Hepatitis D and Hepatitis E
Hepatitis D, also known as "delta hepatitis," is a serious liver disease caused by infection with the hepatitis D virus (HDV), which is an RNA virus structurally unrelated to the hepatitis A, B, or C viruses. Hepatitis D, which can be acute or chronic, is uncommon in the United States. HDV is an incomplete virus that requires the helper function of HBV to replicate and only occurs among people who are infected with the hepatitis B virus (HBV). HDV is transmitted through percutaneous or mucosal contact with infectious blood and can be acquired either as a coinfection with HBV or as superinfection in persons with HBV infection. There is no vaccine for hepatitis D, but it can be prevented in persons who are not already HBV-infected by hepatitis B vaccination.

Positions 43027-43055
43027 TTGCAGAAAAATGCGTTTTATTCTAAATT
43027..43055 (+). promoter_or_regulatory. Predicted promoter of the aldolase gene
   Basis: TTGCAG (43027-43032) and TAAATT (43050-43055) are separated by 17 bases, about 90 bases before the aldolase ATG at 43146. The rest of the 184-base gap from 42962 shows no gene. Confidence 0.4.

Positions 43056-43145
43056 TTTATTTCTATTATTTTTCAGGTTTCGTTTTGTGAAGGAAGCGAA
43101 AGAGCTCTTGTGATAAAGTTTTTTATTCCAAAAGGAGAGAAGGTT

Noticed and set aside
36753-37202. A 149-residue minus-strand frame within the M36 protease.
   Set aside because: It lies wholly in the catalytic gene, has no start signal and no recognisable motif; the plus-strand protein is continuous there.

Hepatitis E is a serious liver disease caused by the hepatitis E virus (HEV) that usually results in an acute infection. It does not lead to a chronic infection. While rare in the United States, hepatitis E is common in many parts of the world. Transmission occurs through ingestion of fecal matter, even in microscopic amounts; outbreaks are usually associated with contaminated water supply in countries with poor sanitation. There is currently no FDA-approved vaccine for hepatitis E.